Development environments for beginners

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Greenfoot [4] seeks to provide the first entry into Java object-oriented programming. This joint venture between the University of Kent and La Trobe University in Australia for a development learning environment allows rapid creation of two-dimensional graphics applications  – in particular simulations and games. Targeted at secondary students from about 14 years of age, development of Greenfoot began back in 2003, with the tool under GPL starting in 2009.

Greenfoot programming is done in Java, with the development environment providing pre-built classes or objects. As a rule, each object is a visible entity in a virtual world (Figure 3) that students rotate, scale, and otherwise alter through prepared methods. Unlike Alice, these actions are done through direct input of Java code. The tutorials on the Greenfoot web page are only partially explained, so a Java book is a must. You need to interpret the created programs before running them, but that's easily done with a single mouse click on the user interface.

Figure 3: The Greenfoot editor provides not only syntax highlighting but also thumbnails on the right with which you can quickly navigate to desired code locations.

Greenfoot is based on the BlueJ Java development environment from which it inherits some of its functions. The editor highlights the components of the source code in various colors and provides an autocompletion function as you type (Figure 3). You can record music and sounds with a built-in sound recorder or import MP3 files. Because Greenfoot programming is done directly in Java, you can very easily develop programs further. Basically, all options are open to you, and you can even add external Java libraries. Additionally, projects can easily transfer to other IDEs, with the "naked" Java code residing in the project directory.

The Greenfoot developers make binaries available as DEB packages for Ubuntu and Debian. For other distributions, you have to go to an installation package that you start with java -jar Greenfoot-generic-221.jar . Once started, you first create a new scenario. The main window then opens with the outlines of a program (Figure 4). On the right is a simple class diagram to help you see the class relationship. Double-clicking a class opens its Java code in an editor.

Figure 4: Greenfoot's main window shows a playing field with two objects of type Wombat and two of type Leaf.

Greenfoot distinguishes between World classes, which correspond to a square on the screen, and Actor classes, which are graphical objects in the virtual world. You can derive your own subclasses from these two classes and apply methods to them in Java code. For these, you can rely on default Greenfoot functions and methods, such as those to reposition the objects. You can easily import the few presupplied classes from a window. Right-clicking one of the classes in the class diagram applies a new object and, in the case of an Actor, places it in the diagram. Right-clicking an Actor opens the available methods or examines its current properties.

The Greenfoot makers provide learning material, including an introductory manual available in a few languages [5]. Students can get a number of tutorials, a reference manual, and further tutorials, including one on how to use Microsoft's Kinect camera with Greenfoot. Questions can be posted to a forum. The completed projects, known in Greenfoot as "scenarios," are available in the Greenfoot Gallery [6]. Other Greenfoot users or instructors can comment on and rate the scenarios. The programs presented there can also be run – with an installed Java plugin as a prerequisite – directly in a browser.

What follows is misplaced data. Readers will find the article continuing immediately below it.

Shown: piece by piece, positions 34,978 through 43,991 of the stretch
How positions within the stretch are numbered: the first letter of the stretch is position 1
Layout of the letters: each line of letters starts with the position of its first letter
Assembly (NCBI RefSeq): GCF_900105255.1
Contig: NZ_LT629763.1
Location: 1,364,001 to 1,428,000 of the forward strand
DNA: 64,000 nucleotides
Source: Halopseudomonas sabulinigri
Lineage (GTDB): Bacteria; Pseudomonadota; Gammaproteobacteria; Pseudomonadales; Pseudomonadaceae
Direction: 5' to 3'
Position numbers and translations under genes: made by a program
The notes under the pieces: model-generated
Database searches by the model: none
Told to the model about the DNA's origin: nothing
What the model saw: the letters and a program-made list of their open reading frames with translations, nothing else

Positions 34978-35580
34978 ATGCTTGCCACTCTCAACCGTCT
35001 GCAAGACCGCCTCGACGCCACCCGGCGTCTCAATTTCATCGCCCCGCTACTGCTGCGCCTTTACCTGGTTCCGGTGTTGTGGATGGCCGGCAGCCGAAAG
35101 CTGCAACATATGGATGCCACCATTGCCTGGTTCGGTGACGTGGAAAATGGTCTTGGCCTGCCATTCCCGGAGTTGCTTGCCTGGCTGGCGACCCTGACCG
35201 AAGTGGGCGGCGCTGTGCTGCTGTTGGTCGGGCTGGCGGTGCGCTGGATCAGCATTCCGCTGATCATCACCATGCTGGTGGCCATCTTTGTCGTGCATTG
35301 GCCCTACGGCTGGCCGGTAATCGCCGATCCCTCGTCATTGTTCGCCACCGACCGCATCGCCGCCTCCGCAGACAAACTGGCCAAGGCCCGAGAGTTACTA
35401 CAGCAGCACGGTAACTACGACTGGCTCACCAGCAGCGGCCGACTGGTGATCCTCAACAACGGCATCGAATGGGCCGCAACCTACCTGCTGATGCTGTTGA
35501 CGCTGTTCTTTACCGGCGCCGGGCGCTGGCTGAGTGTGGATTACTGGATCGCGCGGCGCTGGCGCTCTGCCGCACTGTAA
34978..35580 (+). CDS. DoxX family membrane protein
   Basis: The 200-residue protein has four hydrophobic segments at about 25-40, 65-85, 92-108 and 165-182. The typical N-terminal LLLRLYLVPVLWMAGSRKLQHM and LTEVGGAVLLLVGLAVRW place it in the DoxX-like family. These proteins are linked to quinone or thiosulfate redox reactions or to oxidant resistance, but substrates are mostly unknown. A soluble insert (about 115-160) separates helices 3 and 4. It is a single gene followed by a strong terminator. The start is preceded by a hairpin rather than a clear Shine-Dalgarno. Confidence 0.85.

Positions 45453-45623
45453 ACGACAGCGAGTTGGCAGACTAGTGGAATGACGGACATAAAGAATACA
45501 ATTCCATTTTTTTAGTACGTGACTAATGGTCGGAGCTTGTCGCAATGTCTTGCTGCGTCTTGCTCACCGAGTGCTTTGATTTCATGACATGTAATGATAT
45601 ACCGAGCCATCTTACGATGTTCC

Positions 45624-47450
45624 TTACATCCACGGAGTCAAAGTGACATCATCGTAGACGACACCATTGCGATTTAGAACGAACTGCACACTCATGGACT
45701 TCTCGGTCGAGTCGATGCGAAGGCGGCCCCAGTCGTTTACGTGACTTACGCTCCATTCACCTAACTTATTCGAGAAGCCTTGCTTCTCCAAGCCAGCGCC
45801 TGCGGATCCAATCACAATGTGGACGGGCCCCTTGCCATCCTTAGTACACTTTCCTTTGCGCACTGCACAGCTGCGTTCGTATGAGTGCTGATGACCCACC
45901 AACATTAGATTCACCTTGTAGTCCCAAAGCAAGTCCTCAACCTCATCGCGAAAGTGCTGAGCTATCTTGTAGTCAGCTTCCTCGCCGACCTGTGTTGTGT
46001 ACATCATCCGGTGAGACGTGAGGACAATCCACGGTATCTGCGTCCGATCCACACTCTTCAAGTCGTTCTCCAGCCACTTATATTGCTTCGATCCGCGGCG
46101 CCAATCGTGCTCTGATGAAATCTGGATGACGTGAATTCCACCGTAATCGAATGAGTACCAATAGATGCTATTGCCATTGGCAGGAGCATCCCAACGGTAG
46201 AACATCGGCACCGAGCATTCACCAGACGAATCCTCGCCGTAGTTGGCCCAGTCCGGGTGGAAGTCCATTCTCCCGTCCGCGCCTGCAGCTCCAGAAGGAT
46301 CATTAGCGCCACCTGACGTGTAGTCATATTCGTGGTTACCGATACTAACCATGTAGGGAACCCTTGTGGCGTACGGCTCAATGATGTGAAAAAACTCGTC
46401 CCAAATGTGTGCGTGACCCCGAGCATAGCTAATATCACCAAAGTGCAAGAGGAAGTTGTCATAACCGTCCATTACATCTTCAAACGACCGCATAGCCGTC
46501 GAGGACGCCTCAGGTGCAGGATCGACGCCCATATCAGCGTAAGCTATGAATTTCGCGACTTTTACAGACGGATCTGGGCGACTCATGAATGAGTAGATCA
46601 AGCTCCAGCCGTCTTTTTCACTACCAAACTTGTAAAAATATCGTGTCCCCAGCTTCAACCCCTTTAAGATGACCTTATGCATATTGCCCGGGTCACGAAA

For teachers, the Greenroom [7] provides a separate platform for exchanging instructional and practice material. Furthermore, so-called "hubs" all across the world provide courses for instructors – for example, the current hub in New York can be found online [8].

Hackety Hack

If you want to learn Ruby, you should take a look at Hackety Hack [9], an instructional IDE distributed under an MIT license. This IDE provides the popular scripting language along with built-in exercises. Teachers can add their own exercises as text files using Markdown [10] format. Compared with the other IDEs, this is a rather young project, with its first stable project dating from 2010.

Hackety Hack comes as a 12MB program file that is easy to start. The main window consists simply of a barebones editor that takes newcomers by the hand by pointing to the Lessons button. Once you start a lesson, instructions appear in the right pane, and you can enter some practice lines in the left pane (Figure 5).

Figure 5: Hackety Hack consists only of a help window with an editor, which color-codes the various code entities.

Like the time-honored Logo programming language, Hackety Hack provides a paint pen known as a "turtle" that you can move around the screen using instructions. Hackety Hack also uses the Shoes [11] library, with which you can easily write user interfaces.

Documentation is currently limited to four exercises supplied with Hackety Hack to get you started. The lessons are easy to understand, but short, and leave a lot of open questions. You can put your own programs on the Hackety Hack homepage [12], although ratings and comments, as with Greenfoot, aren't possible. A forum exists for those wanting more help.

Allegedly, some sample programs come with the package, but they were missing in the test installation. Also, the editor had a bug in version 1.0 so that, when deleting a character, the one from the previous line occasionally was deleted as well.

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